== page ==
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Monday, April 27, 2015

And another one gone

The Hollywood South hayride racks up another conviction.
The verdict marked the latest black eye for a generous subsidy program that’s been repeatedly gamed by filmmakers here, and could fuel calls for legislative reform of the Louisiana Motion Picture Incentive Act.

The high-profile defendants, Hollywood producer Peter Hoffman, his wife, Susan Hoffman, and New Orleans attorney Michael Arata, were all found guilty on charges of conspiracy and mail fraud. Arata, the husband of New Orleans Deputy Mayor Emily Arata, was also convicted of seven counts of wire fraud and four counts of making false statements to the FBI.
But, hey, Green Lantern, right?

QOTD

Mitch Landrieu, commenting on Bobby Jindal's obvious misplaced labeling:
Following a Monday speech in Baton Rouge, the Democratic mayor said Jindal didn't accurately describe corporations that oppose religious objection laws on grounds they could sanction discrimination against same-sex couples.

Landrieu said: "I would venture to say that neither IBM, Walmart or GE are part of the 'radical left.'"
So, yeah. Burn.

Also, today, Mitch told us a thing we already knew.
After criticizing the Jindal administration’s approach to balancing the budget, New Orleans Mayor Mitch Landrieu emphatically said Monday he would not run for governor in 2015.

“We have made tremendous progress that was admirable of the city, but we have a very long way to go and because of that I don’t intend to be a candidate for governor in this fall’s election,” Landrieu told the Baton Rouge Press Club in his most direct statement to date about the race.
Ironically, Mitch would probably do more good for the city as a friendly Governor to a more progressive Mayor than he does currently as the most effective conservative to hold the Mayor's office in my lifetime. But, despite the early polling, he probably could not have won and he knows it.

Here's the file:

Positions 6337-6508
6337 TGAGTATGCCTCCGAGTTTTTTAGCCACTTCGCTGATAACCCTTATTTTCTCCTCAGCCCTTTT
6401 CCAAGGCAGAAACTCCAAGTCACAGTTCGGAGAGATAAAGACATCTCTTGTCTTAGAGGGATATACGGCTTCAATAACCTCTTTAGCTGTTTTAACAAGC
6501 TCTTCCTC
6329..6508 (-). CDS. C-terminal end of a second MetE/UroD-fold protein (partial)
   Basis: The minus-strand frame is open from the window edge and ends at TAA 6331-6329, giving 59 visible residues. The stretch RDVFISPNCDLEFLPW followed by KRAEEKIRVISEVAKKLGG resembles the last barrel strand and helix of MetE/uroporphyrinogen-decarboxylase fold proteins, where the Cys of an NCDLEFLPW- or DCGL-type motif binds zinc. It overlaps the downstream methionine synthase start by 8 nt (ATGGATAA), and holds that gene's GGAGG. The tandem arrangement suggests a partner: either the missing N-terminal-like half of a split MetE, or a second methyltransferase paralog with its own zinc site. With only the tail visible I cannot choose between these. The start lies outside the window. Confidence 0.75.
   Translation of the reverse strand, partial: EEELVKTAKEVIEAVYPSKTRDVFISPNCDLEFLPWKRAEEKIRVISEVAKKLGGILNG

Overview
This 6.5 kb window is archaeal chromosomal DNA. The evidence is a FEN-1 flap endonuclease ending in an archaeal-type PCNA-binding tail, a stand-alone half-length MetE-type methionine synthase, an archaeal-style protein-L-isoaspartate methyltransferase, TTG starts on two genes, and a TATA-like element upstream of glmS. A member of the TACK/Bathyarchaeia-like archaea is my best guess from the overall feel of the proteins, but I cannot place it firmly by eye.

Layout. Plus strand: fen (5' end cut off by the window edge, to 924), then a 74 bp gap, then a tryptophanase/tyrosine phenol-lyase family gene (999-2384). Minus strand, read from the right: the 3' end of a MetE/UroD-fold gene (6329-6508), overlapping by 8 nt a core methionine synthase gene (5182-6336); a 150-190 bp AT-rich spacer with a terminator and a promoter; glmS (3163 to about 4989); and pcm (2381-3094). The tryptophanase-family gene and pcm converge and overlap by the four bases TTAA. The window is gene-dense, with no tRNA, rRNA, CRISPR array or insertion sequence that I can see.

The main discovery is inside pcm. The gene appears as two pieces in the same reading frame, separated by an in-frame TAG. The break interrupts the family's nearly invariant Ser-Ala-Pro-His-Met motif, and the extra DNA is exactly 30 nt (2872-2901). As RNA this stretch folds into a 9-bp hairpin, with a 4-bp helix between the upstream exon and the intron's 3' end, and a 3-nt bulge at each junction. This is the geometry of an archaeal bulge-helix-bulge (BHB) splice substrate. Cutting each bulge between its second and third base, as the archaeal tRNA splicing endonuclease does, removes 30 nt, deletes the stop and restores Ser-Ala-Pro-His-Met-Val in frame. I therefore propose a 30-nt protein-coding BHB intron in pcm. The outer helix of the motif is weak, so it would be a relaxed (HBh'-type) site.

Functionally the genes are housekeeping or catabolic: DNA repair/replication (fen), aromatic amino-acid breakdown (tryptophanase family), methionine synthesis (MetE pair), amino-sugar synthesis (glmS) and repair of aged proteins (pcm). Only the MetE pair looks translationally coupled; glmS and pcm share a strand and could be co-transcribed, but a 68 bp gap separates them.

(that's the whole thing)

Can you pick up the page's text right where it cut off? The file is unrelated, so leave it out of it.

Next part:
Anyway, Mitch's next career move is more likely to involve some sort of public-private tourism consultancy or a permanent residence at the Aspen Ideas Festival.  Either of those is probably a better money to headaches ratio than Governor of Louisiana ever would have been.

All the schmooze that's fit to ooze

Another massive street protest against police violence.  Another collective yawn from the cable news networks.  You guys! Ferguson was last summer. Don't bug us unless you have something fresh. Like a van pulling into Chipotle. Or a missing plane, those are always in style.  Missing planes are the LBDs of breaking news.  But if all you've got is more civil unrest over law enforcement tactics, don't bug us. We're at prom.
The annual White House Correspondents’ Dinner is always an obnoxious event that provides further visual evidence of an out of touch and aloof mainstream media compromising its integrity for access to power, but this year was particularly gross. While so-called journalists were toasting champagne and laughing at inside Beltway jokes a unrest raged in Baltimore over the killing of 25 year-old Freddie Gray who died in police custody. The police responded to the unrest, in part, by locking in 40,000 people watching a baseball game at Camden Yards.

The news networks decided to stay on the dinner and left it to social media to report on the news. One of CNN’s talking heads apparently even suggested it was acceptable to not cover the Freddie Gray protests as the public could learn about the event on Twitter.

The worst aspect of this, really, isn't that it happens. It's that it's exactly what everyone expects to happen. 

If you did take CNN's advice and chose to learn about the event on Twitter, you might have noticed this remarkable statement from Orioles COO John Angelos.
My greater source of personal concern, outrage and sympathy beyond this particular case is focused neither upon one night’s property damage nor upon the acts, but is focused rather upon the past four-decade period during which an American political elite have shipped middle class and working class jobs away from Baltimore and cities and towns around the U.S. to third-world dictatorships like China and others, plunged tens of millions of good, hard-working Americans into economic devastation, and then followed that action around the nation by diminishing every American’s civil rights protections in order to control an unfairly impoverished population living under an ever-declining standard of living and suffering at the butt end of an ever-more militarized and aggressive surveillance state.
There's more so go read the rest. But note that Angelos is responding via Twitter to a local Baltimore media professional's complaint about "inconvenienced" baseball fans. In other words, not only did we learn more about the event by looking at Twitter than we did from the commercial news media, we got a better examination of the context as well.